Another rights group, Human Rights Watch, pointed the finger at overcrowding and criticized the Honduran authorities for failing to address the conditions in which suspects and convicts are held.
“Endemic violence, the very poor infrastructure, poor staffing, badly trained staff – all of these factors combined means that when something goes wrong, there’s a grave danger of loss of life and inability of the authorities to cope,” Coyle said.
Gang membership is also an issue in the region’s prisons, said Coyle. Prisoners who don’t already belong to a gang, or mara, when they enter jail soon sign up as a matter of survival.
Nikkel says that from what he’s seen, a majority of the inmates at Comayagua are young men aged 18 to 25 and many are affiliated with gangs.
About half are being held pre-trial, so they have not yet had their cases heard in court, let alone been sentenced. Some may spend years waiting, a sign of the country’s painfully slow judicial process, Nikkel said.
That adds to the sense of injustice and pent-up frustration in prison.
While he said he hasn’t seen violence between inmates or on the part of prison staff during his visits, Nikkel said it is widely reported. “You can certainly see the tension when you go in with regards to the stand-off between various gangs controlling certain areas,” he said.
“But Honduras has been notorious for the violence of the system against inmates, and part of that is due to the inadequate training of prison officers but also because they are subjected to the same overcrowding, which in these conditions is very difficult at the best of times.”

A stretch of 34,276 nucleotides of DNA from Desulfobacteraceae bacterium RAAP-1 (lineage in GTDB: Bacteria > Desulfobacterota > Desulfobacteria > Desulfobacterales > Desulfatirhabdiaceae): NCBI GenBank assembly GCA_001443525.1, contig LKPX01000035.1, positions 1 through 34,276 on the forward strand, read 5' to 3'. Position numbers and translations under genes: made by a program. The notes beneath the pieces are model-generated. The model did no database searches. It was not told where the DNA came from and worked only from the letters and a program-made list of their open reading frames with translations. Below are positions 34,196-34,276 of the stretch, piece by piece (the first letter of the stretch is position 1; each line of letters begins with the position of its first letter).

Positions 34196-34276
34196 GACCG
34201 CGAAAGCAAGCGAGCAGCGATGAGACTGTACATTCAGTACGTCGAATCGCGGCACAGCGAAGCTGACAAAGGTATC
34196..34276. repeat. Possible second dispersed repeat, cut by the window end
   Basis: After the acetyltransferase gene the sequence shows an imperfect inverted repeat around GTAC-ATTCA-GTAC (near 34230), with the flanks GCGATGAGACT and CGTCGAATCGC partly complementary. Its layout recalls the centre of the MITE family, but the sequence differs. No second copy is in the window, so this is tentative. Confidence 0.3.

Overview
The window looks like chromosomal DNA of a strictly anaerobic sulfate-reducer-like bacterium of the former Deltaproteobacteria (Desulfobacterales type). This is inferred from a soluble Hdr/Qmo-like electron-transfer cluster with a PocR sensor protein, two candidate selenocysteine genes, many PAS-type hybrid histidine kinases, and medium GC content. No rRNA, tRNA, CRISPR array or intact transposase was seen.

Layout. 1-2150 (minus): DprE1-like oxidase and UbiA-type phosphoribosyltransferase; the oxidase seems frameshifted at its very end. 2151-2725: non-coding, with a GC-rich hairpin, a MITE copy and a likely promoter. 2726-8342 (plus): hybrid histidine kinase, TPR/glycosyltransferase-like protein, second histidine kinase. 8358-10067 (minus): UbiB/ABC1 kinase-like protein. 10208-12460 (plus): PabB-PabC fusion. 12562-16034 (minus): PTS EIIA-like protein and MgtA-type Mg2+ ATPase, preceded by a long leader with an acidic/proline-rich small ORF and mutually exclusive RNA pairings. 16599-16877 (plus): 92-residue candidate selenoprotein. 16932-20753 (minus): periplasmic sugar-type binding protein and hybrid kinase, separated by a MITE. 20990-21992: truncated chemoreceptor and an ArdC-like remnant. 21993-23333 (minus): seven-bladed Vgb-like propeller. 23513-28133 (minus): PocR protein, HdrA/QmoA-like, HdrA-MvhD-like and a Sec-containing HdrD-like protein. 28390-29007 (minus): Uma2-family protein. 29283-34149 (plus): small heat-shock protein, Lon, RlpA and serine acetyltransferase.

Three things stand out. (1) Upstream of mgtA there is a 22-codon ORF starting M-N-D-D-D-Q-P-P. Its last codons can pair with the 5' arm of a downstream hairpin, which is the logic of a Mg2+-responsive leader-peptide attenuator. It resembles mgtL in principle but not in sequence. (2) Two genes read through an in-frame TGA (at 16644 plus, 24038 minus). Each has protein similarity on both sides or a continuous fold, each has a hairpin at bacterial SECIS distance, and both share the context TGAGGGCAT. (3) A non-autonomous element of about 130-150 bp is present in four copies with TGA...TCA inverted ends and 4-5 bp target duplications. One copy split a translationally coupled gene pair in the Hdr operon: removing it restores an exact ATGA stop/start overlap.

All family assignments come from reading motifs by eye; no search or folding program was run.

Comayagua’s prison director was shot last year by gang members unhappy with the restrictions placed on their compatriots inside the prison, Nikkel said.
Sanitation in that prison is woefully inadequate, he added, with “awful” washing and toilet facilities.
Drugs are as easily available inside prison as on the streets, Nikkel added.
Corruption is also a big problem, with those who have powerful gang connections on the outside able to call the shots.
“I’ve seen guards providing women for prostitution to inmates in an organized way, very open, so the whole thing is seething with endemic corruption that feeds the violence,” Nikkel said.
A similar situation exists in other Central American countries, he said. “With the gangs being able to pay more to the guards than the guards are getting in salaries, the power is where the money is.”
While there has been much talk of taking on the corruption in the prison sector, Nikkel said, the chances of it are slim while other parts of civil society are also riddled with corruption.
Staff and volunteers with Prison Fellowship International are working to provide education and practical projects, such as growing food, to combat the chronic lack of anything for inmates to do, Nikkel said, and to give them some hope.
The organization also runs a program that sends medical teams into the country’s prisons to treat such ailments as skin and dental problems, eye infections, and malnutrition, he said.
Coyle says there is recognition across most of the region that the current prison conditions are unacceptable, in terms of violence and poor infrastructure, but many obstacles lie in the way of reform.
“You cannot reform a prison system in isolation from the rest of civil society – and where civil society is violent and dangerous and destructive, it’s no great surprise that it extends into the rest of the prison.”